Castle Point Trail - Longer Loop
Directions to trailhead
Take I-287 to Exit 57 (Skyline Drive) and proceed north on Skyline Drive for about one mile to the upper parking area for Ramapo Mountain State Forest on the left side of the road, just beyond milepost 1.4, opposite the entrance to Camp Tamarack.
Cross to the east side of Skyline Drive, where a triple-white blaze on a telephone pole opposite the parking area marks the start of the Todd Trail. Follow this white-blazed trail as it winds downhill on a rocky footpath and then ascends from a shallow ravine. In half a mile, the trail turns right onto a woods road. Follow the white blazes as they bear left onto another woods road, soon passing the trailhead for the Yellow Trail on the left, and then turn right into the woods. The Todd Trail ascends to a grassy knoll, which affords a panoramic view over Oakland (on the left), with Crystal Lake in the foreground.
From the viewpoint, the trail turns sharply right, makes a short, steep descent and follows along the side of a hill. After descending and crossing an old paved road, the trail turns left onto a woods road. Continue to follow the white blazes as the trail passes several intersecting woods roads, then turns left, leaving the road, and climbs to cross Skyline Drive, a mile and a half from the start of the hike.
On the other side of Skyline Drive, the Todd Trail crosses a wooden footbridge and ascends a knoll, then descends through a mountain-laurel thicket. After a level stretch, the Todd Trail ends at a junction with the blue-blazed MacEvoy Trail. Turn right, cross a stream, and follow the blue blazes along a wide woods road towards Ramapo Lake. Soon, the yellow-blazed Hoeferlin Memorial Trail joins from the right. Continue ahead, now following both blue and yellow blazes.
Soon, the trail bears left and descends a short pitch to the dam of Ramapo Lake (just to the left). Here, the yellow-blazed Hoeferlin Memorial Trail turns left, crossing the dam, but you should continue ahead onto North Shore Drive, following the blue blazes of the MacEvoy Trail. The MacEvoy Trail follows a gravel road along the northeast shore of the lake, passing a private home on the right and then crossing a small stream on a stone-arch bridge, with an attractive cascade to the right.
A short distance beyond, you’ll come to a rock ledge on the left that overlooks the lake. This is a good place to take a break. Once known as Rotten Pond, and later as Lake LeGrande, Ramapo Lake is the centerpiece of Ramapo Mountain State Forest. It was formerly surrounded by private property, but most of the land around the lake was acquired by the state in the 1970s.
Just beyond, the trail reaches the northern tip of Ramapo Lake. Here, a triple-white blaze marks the start of the Castle Point Trail. Bear right at the fork in the road, now following both white and blue blazes, and pass between two concrete pillars. A short distance ahead, the blue-blazed MacEvoy Trail leaves to the left, but you should continue ahead on the road, now following only the white blazes of the Castle Point Trail. Just beyond, as the road curves sharply to the right, turn left, leaving the road, and follow the white-blazed trail as it climbs steadily and rather steeply.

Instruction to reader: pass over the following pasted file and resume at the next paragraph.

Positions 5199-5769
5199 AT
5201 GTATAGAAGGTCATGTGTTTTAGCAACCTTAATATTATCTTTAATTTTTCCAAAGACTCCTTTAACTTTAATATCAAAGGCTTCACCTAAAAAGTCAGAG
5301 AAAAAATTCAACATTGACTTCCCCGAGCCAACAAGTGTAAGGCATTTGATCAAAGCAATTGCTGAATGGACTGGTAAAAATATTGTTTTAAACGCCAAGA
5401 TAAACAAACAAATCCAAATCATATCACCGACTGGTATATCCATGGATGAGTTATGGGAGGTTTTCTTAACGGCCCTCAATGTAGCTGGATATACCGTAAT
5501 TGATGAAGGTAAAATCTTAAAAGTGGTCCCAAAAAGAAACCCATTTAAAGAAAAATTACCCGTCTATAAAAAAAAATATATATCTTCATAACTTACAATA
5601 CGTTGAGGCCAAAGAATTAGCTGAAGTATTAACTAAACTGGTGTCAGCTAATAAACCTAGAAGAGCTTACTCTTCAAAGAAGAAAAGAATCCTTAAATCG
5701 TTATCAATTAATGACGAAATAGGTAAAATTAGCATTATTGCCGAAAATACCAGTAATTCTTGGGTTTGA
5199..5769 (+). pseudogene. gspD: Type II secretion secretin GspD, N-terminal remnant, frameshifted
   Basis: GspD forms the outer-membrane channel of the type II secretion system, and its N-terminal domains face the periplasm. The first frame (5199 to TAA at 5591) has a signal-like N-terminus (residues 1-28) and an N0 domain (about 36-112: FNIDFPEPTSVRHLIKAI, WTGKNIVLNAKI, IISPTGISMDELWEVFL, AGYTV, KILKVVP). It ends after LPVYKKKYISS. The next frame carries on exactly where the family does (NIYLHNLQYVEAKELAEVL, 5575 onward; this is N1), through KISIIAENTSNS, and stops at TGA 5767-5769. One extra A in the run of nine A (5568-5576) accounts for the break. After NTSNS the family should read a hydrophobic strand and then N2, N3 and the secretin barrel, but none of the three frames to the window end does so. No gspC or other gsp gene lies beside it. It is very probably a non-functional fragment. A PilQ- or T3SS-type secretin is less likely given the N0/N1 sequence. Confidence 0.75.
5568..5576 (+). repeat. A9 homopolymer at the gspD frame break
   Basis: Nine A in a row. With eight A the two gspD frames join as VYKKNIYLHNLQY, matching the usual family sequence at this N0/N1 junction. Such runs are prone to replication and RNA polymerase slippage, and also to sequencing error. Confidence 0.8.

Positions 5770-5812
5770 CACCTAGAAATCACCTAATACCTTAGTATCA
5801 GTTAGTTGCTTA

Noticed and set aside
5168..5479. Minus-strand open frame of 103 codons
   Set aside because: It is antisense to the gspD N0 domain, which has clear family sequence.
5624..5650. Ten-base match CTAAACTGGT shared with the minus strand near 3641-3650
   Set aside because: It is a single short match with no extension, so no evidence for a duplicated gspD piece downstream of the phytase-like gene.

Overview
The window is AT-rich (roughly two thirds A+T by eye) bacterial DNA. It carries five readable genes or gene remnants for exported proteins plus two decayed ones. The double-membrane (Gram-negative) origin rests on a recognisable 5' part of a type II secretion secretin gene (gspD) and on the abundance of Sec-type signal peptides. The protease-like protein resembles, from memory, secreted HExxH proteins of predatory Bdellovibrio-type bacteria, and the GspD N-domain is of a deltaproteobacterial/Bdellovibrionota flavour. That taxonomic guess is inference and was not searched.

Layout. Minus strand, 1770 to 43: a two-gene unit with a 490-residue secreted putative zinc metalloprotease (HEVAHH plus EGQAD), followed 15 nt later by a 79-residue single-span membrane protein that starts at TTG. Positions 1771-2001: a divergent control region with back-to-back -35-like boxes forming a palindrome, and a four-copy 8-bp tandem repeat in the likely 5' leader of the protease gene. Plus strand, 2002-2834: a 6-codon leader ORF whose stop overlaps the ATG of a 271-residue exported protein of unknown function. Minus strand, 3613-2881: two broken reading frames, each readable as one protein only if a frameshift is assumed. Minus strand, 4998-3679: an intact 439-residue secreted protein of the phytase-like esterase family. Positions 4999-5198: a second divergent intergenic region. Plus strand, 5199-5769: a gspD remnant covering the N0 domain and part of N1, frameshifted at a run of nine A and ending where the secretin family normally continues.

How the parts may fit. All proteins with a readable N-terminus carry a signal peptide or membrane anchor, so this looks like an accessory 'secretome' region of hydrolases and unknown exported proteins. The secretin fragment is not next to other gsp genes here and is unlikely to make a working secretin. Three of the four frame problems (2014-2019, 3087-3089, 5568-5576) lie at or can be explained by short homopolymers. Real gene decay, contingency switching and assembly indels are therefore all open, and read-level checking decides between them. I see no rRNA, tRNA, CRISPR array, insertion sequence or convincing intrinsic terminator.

As you approach the top of the climb, bear left onto a rock ledge that offers a spectacular view. Directly below you is Ramapo Lake, with the Wanaque Reservoir to the right (west). On a clear day, you can see the New York City skyline on the horizon to the left. You’ll want to pause here to rest from the steep climb and enjoy the view.
When you’re ready to continue, follow the white trail uphill. After climbing over a stone wall on a step-stile, you’ll reach the ruins of a mansion. Known as Foxcroft, it was built around 1910 by William Porter, a stockbroker. His widow occupied it until her death in 1940, and it fell into ruin in the late 1950s. Use caution if you wish to explore the remains of this once-elegant stone structure.
The trail continues to the north, passing the remains of a concrete swimming pool. Just beyond, the trail bears left and soon reaches an unobstructed west-facing viewpoint over the Wanaque Reservoir and the Wyanokie Mountains. Continue on the white trail, which climbs to a stone tower. Contrary to what one might think at first glance, this was not a lookout tower; rather, it held a cistern that supplied water to the mansion (note the rusted pipes adjacent to the tower). Just beyond, there is another view from an open rock ledge to the left of the trail over the Wanaque Reservoir to the west. The trail now begins to descend.
Watch carefully as the Castle Point Trail briefly turns left onto a woods road, then immediately turns right before reaching the route of a gas pipeline. It turns right again onto a woods road, turns left onto a footpath before reaching a wide gravel road, then turns right and follows the gas pipeline for 350 feet. After turning right and leaving the pipeline, the trail crosses a stream and climbs, first gradually, then rather steeply through mountain laurel, to a rock ledge with a broad view. From the ledge, you may be able to see the stone tower you passed about half a mile back.
A short distance beyond, the Castle Point Trail ends at a paved road, the route of the Cannonball Trail. Turn left and follow the road for 125 feet to Skyline Drive, then cross Skyline Drive and enter the woods, following the white-"C"-on-red blazes. Soon, you will reach an intersection with the yellow-blazed Hoeferlin Memorial Trail. Turn sharply right and follow the yellow trail as it ascends through mountain laurel. After descending steeply from a rock outcrop, a sign points the way to an Indian shelter, believed to have been used by the Native Americans during their hunting season. From here, it is only a short distance ahead to Skyline Drive and the parking area where the hike began.